The City’s Division of Police will soon have a mobile device to test suspected narcotics in the field. The City’s Board of Control on November 12th approved the $13,500 purchase of a handheld TruNarc-brand narcotics analyzer to determine the identity of possible drugs our officers encounter in the field.

Chief Tom McCann said the device manufactured by Thermo Fisher Scientific allows testing without the potential danger of officers handling the substances that can get absorbed into an officer’s skin. The laser-spectrum analysis device offers investigators quick, at-the-scene analysis of 464 substances – narcotics, stimulants, depressants, hallucinogens and analgesics. The company also provides regular updates of the device’s database to identify new substances emerging into the market.

The Division of Police currently collects and sends samples to a lab for analysis and has to wait for the results.  At least 12, if not all, of the department’s 19 law enforcement personnel will get trained on the device. The $13,500 cost grants the Division 150 annual analyses a year, after which Thermo Fisher charges $3 per additional analysis. 

Purchase of this equipment and its investigative capability provides another measure of workplace protection for our law enforcement personnel and improves the City’s ability to take drug case suspects off the streets sooner.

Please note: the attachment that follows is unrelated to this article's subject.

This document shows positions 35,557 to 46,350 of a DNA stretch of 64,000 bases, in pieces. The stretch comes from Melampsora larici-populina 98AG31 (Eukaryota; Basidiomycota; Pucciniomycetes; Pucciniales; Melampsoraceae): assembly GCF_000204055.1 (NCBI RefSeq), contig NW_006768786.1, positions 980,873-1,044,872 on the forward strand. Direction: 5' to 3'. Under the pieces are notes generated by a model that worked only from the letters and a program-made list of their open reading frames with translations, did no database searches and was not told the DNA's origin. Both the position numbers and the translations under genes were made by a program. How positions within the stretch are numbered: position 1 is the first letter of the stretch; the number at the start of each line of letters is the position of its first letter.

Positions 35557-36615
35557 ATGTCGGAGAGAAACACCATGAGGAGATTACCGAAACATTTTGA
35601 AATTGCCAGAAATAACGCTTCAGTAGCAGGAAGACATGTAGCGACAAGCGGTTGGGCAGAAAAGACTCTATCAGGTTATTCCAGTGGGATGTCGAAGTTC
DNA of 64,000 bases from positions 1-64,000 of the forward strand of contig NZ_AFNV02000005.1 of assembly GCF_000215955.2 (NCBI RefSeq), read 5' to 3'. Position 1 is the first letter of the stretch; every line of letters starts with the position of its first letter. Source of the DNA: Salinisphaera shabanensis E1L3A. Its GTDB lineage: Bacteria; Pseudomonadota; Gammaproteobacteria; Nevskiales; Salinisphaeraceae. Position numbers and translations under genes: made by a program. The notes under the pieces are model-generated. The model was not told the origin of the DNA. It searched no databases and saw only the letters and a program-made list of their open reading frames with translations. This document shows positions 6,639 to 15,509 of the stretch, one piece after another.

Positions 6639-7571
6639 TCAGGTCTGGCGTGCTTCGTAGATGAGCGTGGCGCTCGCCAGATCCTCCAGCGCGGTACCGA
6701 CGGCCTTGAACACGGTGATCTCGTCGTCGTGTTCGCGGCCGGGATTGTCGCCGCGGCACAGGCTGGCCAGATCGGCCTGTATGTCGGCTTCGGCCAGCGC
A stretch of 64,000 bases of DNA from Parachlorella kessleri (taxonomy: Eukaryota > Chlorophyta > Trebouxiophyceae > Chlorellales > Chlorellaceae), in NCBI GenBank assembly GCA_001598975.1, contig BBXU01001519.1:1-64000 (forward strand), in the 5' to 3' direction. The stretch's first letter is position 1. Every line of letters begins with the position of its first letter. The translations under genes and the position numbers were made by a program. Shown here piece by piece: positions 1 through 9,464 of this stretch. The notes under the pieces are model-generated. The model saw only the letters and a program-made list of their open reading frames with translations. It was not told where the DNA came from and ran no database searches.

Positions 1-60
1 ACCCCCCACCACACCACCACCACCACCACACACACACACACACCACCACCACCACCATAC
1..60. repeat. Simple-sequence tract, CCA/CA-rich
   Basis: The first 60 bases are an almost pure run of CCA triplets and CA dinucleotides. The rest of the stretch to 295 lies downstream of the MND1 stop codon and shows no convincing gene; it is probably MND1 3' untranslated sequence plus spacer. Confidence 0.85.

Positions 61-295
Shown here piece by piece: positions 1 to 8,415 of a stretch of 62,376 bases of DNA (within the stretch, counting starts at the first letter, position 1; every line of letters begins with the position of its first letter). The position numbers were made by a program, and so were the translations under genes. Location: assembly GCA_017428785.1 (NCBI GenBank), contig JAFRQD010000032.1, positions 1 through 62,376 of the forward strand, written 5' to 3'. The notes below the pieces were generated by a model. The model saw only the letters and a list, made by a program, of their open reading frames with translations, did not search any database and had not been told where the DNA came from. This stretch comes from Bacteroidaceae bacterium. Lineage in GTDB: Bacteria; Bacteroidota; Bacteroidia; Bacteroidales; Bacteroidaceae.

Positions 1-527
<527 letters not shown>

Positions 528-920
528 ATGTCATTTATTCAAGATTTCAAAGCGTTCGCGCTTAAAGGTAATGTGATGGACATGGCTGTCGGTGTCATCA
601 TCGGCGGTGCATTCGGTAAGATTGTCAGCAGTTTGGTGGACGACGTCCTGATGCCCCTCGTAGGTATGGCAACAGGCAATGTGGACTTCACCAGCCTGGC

5. Board approves contract to remove trees
The City’s Board of Control – a panel comprising Finance Director Bob Dvorczky, Council President  Greta Kearns and myself – also reviewed and approved the spending of $14,450 to remove 52 dying, diseased or decaying street trees as part of ongoing urban forestry management of city trees.

Parks & Recreation Director Mike Patterson recommended the selection of Russell Tree Experts to perform the work. The contract requires the completion of this work this year.

He said 27 of the trees are ornamental Callery Pear trees, many of which have are damaged or in danger of breaking in a wind storm.  This variety of pear was very popular several decades ago, but communities have found they become a problem as they age. The Parks Division has contacted neighbors about these removals.

Tree Marking

Patterson said the city remains committed to replacing more trees each year than are removed, noting the Parks Division planted 105 trees earlier this year. Its maintenance program will continue in the Spring as it has recently sent out specifications for pruning bids to five businesses.

Tuesday Top 5 is a weekly update from Mayor Ray DeGraw and the City of Grandview Heights. For more information, visit GrandviewHeights.org.